[0003] In this manner, a nearly arbitrary number of subsets can be formed which, in turn, may each contain as many base stations as a conventional private telecommunications switching system. With the proposed measure, the number of base stations is increased manifold, and use can be made largely of proven hardware and software, which preferably conforms to the DECT standard.

[0004] Advantageously, at least one of the wireless subscriber terminals does not contain all of the identifiers sent out by the base stations. In this manner, individual subscriber terminals can be denied access to all of the base stations, which permits a simple formation of closed user groups, for example.

[0005] The private telecommunications switching system advantageously includes control means which permit handoff of a subscriber terminal between two base stations transmitting different identifiers only if the two identifiers are stored in this subscriber terminal. This also makes it possible to fix boundaries in order to provide communications areas for subscribers.

[0006] The invention will become more apparent from the following description of an embodiment when taken in conjunction with the accompanying drawing.

[0007] The single figure of the drawing is a schematic representation of a private telecommunications switching system TK having several base stations BS connected to it. The base stations can communicate with wireless subscriber terminals. In the figure, one such wireless subscriber terminal MS is shown as an example.

[0008] The private telecommunications switching system TK, hereinafter referred to as the “system” for short, is connected to a telecommunications network, namely to the public telecommunications network PSTN (public switched telephone network).

[0009] The system TK establishes connections between one wireless subscriber terminal and another, or between the wireless subscriber terminals and terminals which are connected to the public telecommunications network PSTN.

[0010] The base stations BS connected to the system TK are assigned to several subsets, in this example three subsets. Each of these subsets is assigned an identifier which is sent out by the associated base stations. The base stations of the first subset send out a first identifier ARI1, those of the second subset send out a second identifier ARI2, and those of the third subset send out a third identifier ARI3. In this example, each base station is assigned to only one of the three subsets.

[0011] Each identifier, e.g., ARI1, contains an 8-byte data field for entering base-station numbers. This means that each, of these three subsets may contain up to 256 base stations. The system TK can thus be connected with up to 768 base stations BS, so that it can serve a very large area.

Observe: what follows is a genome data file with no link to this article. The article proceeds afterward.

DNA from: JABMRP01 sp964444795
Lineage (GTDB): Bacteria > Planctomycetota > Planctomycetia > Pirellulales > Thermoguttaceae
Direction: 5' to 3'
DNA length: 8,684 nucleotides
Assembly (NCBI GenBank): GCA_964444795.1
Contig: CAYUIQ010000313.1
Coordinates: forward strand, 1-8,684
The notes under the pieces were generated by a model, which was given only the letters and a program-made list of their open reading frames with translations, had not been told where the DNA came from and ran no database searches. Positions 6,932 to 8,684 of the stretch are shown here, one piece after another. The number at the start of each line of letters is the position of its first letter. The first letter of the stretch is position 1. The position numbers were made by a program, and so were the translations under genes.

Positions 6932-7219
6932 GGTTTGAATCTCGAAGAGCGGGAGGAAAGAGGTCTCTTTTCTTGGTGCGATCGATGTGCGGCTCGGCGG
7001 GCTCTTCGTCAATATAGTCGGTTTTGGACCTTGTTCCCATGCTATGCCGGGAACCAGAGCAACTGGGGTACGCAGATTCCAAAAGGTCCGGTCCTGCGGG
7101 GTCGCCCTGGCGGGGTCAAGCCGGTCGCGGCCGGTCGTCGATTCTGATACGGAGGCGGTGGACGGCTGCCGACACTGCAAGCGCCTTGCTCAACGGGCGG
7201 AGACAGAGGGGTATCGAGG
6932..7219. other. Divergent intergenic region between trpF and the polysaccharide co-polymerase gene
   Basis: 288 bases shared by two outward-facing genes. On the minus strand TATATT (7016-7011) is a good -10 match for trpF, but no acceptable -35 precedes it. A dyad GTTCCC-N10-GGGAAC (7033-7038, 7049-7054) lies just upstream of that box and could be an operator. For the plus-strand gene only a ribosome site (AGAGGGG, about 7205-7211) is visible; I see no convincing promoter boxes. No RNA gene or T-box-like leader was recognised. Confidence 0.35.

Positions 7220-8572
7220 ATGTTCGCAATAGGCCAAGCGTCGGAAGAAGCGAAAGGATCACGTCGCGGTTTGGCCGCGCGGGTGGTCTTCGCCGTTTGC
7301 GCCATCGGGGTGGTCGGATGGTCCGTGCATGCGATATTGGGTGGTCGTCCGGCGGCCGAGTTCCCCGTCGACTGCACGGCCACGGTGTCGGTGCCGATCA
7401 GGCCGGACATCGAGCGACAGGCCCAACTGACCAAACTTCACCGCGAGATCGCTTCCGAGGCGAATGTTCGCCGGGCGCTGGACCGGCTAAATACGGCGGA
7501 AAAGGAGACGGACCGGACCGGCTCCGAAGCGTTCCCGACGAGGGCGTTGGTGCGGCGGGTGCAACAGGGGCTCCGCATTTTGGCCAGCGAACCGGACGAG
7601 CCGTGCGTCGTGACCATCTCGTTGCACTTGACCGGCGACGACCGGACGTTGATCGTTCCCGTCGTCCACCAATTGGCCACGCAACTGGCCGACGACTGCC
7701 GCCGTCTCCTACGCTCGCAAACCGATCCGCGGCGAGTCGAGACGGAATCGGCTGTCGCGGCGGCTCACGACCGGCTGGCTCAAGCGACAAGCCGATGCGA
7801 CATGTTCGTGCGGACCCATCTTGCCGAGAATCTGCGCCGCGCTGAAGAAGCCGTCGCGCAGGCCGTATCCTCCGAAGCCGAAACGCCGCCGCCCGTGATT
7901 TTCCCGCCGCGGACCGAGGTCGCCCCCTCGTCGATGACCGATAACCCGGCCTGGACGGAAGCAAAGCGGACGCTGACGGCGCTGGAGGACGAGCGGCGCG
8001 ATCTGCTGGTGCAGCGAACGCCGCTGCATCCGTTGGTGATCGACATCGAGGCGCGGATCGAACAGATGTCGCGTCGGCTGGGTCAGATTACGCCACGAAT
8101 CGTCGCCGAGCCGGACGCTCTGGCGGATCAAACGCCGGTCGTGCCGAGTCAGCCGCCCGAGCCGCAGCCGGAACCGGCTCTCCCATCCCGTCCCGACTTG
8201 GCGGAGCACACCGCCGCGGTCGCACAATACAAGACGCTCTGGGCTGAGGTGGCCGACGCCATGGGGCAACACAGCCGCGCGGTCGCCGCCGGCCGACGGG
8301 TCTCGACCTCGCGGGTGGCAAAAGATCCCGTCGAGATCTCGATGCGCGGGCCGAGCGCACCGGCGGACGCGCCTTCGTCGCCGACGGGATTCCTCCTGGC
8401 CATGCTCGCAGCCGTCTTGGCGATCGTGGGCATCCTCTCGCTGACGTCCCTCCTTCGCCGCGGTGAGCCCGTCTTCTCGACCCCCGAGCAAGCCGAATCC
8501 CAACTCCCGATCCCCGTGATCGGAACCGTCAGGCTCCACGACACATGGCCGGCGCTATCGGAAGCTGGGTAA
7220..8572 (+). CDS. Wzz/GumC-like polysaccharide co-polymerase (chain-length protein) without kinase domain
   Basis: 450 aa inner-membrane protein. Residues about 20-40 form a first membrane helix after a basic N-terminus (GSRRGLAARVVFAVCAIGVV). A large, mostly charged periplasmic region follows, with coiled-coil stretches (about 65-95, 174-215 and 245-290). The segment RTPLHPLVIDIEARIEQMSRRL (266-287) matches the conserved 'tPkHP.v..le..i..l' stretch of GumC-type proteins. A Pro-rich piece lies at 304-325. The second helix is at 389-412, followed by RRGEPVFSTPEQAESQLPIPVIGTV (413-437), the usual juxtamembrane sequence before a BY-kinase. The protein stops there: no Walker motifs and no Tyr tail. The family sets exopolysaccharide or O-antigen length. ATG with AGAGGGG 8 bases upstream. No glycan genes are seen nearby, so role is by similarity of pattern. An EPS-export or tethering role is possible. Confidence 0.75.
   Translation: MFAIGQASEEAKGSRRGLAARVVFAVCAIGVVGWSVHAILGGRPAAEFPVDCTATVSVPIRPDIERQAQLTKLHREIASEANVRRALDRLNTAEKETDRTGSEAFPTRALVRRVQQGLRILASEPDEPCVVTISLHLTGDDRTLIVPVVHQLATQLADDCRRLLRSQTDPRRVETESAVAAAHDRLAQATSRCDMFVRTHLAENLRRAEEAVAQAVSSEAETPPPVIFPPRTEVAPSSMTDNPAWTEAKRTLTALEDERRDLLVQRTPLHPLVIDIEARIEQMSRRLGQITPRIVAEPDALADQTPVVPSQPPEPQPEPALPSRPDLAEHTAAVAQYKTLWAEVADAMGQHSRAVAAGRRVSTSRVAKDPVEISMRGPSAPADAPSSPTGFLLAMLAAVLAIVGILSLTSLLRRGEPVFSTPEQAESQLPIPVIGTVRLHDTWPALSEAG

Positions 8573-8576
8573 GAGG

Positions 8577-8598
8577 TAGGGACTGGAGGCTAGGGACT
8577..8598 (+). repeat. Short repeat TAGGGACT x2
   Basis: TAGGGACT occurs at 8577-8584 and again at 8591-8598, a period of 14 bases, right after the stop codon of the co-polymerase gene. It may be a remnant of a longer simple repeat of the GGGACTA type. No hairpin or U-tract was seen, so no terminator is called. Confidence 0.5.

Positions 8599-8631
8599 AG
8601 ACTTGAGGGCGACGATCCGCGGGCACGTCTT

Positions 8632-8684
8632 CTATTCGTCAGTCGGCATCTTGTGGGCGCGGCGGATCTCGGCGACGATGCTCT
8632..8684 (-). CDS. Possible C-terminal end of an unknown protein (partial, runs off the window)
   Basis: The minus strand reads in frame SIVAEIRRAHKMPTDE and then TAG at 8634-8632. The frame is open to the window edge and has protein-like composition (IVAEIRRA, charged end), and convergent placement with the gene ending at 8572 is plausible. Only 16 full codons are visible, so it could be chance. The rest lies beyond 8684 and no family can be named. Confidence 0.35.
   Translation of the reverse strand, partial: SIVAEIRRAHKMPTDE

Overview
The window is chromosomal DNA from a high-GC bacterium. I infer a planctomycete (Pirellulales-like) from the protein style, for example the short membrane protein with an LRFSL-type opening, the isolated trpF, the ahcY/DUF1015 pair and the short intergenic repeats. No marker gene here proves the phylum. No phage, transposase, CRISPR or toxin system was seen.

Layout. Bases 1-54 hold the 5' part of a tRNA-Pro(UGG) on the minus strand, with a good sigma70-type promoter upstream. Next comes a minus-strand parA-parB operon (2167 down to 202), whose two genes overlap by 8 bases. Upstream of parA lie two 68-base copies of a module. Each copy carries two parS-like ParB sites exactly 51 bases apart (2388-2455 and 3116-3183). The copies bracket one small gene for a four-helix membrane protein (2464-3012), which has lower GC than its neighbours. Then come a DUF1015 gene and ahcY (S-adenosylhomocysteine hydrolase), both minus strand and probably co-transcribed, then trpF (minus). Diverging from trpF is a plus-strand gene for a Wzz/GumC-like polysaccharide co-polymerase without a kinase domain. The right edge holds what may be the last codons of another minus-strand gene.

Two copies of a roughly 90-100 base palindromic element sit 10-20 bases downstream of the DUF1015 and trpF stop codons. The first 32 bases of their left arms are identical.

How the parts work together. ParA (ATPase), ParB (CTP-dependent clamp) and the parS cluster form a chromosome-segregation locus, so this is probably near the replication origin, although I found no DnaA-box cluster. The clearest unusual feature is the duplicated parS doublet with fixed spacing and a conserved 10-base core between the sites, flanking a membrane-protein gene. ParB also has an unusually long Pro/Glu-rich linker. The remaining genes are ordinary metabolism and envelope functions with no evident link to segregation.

[0012] The subscriber terminal MS shown in the figure contains all three identifiers ARI1 to ARI3, so that on receipt of an identifier it can determine in which subset it currently is. Having all of the identifiers ARI1 to ARI3, the subscriber terminal MS can communicate with all base stations BS and change between the different areas. It is also possible to store only one or few identifiers in a subscriber terminal, so that the latter is authorized to communicate with the respective base stations in only one or few areas.

[0013] The proposed system TK is particularly suited for serving the various areas of a major company site. Each area will be assigned a given identifier, each area being subdivided into cells each served by a respective one of the base stations BS.

[0014] The system TK further includes control means for handing off a call from one cell to another. In the figure, handoff HO from the area with the first identifier ARI1 to the area with the second identifier ARI2 is indicated symbolically. When a subscriber terminal leaves one area and enters another, the decision on the instant of handoff is made on the basis of signal quality. This means, for example, that the received field strengths on the radio links to the old and new base stations are measured. Another criterion is the signal-to-noice ratio, for example.

[0015] Since several identifiers ARI1 to ARI3 are used, the system TK can determine at any time in which of the various areas the subscriber terminal MS currently is. The tracking of mobile subscriber terminals can also be utilized to initiate alarm messages if someone removes a subscriber terminal from an area or takes it to a new area without authority.

[0016] The invention described relates to a system to which remote base stations are connected. It is also possible to integrate the base stations, in whole or in part, into the system. For example, signal processing stages, such as a modulation stage and a demodulation stage, may be incorporated into the system, leaving only the radio-frequency stage, preferably the RF amplifier and the antenna, in the remote base station. In this connection it is advantageous if the remote RF units of the base stations are connected to the system by optical fibers. In that case, the system can itself generate RF signals and distribute them over the optical fibers to the remote RF units.